Million Miles Technologies

Sensorita uses digital twins to help waste management companies streamline construction waste


The amount of waste produced by the construction industry adds up to more than a third of the overall waste produced each year in the European Union. And it’s no better in the U.S. Stateside, the construction industry produces more than double the waste that households do each year.

Sensorita wants to help the construction industry reduce its waste by fixing what Sensorita co-founder and CEO Ulrikke Lien considers to be the root of the issue: the lack of reliable data in the industry. Lien told TechCrunch that many waste management companies collect from so many construction sites that they often don’t know where their bins are, how many of them there are or when they will need to be emptied.

“Since the very beginning, what stood out then, and what is still true now, the data that they have access to in the industry is so limited,” Lien said. “If you compare it to any other process industry, there is no one that would accept the level of data, or insight or knowledge, and that’s the general problem.”

The Oslo-based startup puts its sensors into construction waste bins and uses radar and machine learning technology to create digital twins of each bin. Waste companies can then use Sensorita’s software to get updates from where their bins are and how full they are and use that data to better plan pickups.

“Today, they are walking around and monitoring fill levels with their eyes; that’s a big problem if you have to spend 45 minutes of your day checking fill levels,” Lien said. “It’s a very low-margin industry. Waste management companies can use that information to streamline and cut costs and time.”

Lien got the idea for the company back in 2020 when she was getting her engineering degree from the Norwegian University of Life Sciences. She originally wanted to build something for the municipality — household — waste sector but realized that there were already a number of startups trying to sell their tech to those players. Plus, household waste is fragmented and backed by public money, which means it would be really hard to gain traction.

So Sensorita pivoted toward construction waste, where it has focused since. Early on, the company approached, Ragn-Sells, a large construction company, with the idea. The company gave them $10,000 and Sensorita started building, launching its first pilot in February 2022. It has since built out the relationship with Ragn-Sells, and works with three additional customers.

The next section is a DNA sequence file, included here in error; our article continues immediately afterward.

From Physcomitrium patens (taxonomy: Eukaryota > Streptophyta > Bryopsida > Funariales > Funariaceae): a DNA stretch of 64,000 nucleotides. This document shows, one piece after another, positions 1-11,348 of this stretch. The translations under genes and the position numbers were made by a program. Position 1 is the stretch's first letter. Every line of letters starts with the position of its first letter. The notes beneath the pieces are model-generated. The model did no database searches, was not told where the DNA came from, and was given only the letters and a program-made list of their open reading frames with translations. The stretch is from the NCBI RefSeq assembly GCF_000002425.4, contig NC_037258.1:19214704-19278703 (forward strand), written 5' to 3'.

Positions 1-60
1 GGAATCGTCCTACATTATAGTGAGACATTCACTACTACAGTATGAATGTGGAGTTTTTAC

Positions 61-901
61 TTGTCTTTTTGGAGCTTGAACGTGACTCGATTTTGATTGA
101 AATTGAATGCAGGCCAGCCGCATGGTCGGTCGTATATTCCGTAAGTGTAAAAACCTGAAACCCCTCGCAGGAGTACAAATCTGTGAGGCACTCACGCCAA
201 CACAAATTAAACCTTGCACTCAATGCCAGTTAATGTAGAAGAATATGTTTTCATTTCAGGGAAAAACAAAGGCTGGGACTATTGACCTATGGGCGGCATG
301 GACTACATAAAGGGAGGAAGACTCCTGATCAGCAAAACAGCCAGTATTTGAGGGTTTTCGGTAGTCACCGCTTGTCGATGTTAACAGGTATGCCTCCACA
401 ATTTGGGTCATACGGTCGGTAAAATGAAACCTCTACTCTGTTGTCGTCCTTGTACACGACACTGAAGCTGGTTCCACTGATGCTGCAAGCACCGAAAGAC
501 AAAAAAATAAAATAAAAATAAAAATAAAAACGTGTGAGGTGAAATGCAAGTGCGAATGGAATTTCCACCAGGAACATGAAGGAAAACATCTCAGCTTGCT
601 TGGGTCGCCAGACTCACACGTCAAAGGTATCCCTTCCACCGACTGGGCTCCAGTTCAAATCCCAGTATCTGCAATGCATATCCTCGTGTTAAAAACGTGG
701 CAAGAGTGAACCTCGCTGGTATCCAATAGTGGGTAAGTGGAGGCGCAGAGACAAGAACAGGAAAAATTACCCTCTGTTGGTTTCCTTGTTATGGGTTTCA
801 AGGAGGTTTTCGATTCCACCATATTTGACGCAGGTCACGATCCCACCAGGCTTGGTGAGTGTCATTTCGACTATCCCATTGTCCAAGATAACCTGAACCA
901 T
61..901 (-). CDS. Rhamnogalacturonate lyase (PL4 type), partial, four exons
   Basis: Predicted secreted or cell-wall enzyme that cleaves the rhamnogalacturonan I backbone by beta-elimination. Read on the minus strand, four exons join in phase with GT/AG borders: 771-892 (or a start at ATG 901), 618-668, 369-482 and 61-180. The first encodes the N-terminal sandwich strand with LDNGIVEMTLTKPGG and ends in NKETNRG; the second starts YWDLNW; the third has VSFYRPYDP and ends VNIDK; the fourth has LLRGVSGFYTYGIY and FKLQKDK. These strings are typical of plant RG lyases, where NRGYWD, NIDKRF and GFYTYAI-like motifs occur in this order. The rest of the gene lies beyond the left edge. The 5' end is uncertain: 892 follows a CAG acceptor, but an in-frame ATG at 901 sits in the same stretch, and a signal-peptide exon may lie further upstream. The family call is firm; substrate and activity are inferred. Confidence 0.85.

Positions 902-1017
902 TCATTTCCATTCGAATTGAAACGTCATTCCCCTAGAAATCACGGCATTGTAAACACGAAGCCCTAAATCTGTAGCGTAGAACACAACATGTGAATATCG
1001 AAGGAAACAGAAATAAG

“We have been proving traction from the very beginning,” Lien said. “Whenever you talk to a new waste company, they are facing the same struggles with the level of information.”

The company is coming out of stealth with $3.25 million in venture funding. The round was led by construction-focused VC Brick and Mortar Ventures with participation from Telenor, a large telecomm player. The firm has raised a total of $6 million, with about a third coming from grants.

Lien met Brick and Mortar Ventures partner Guillaume Bazouin back in 2022 when they happened to sit next to each other at Finland’s signature Slush conference. At the time, Bazouin was working with Leonard, a startup accelerator run by Vinci, a Paris-based construction company. When Bazouin joined Brick and Mortar ventures almost a year later, he told TechCrunch, he knew he wanted the firm to back Sensorita.

“Waste management in construction, it’s a gigantic problem,” Bazouin said. “The reason why it is bubbling up to the surface is because in Europe you have strong regulations, and you have this regulatory pressure to start having effective tracking.”

Lien said Sensorita plans to use the funding to build out its team and continue investing in its technology. She added that they have really strong traction in Norway and are looking to expand out of the region. The company is developing their sensor technology to be able to determine what type of material is in a given garbage bin. They also hope to be able to create a virtual assistant for the waste management industry.

“It’s very difficult to improve anything when you don’t know what the situation is like,” Lien said. Sensorita looks to be the first step.

Related blogs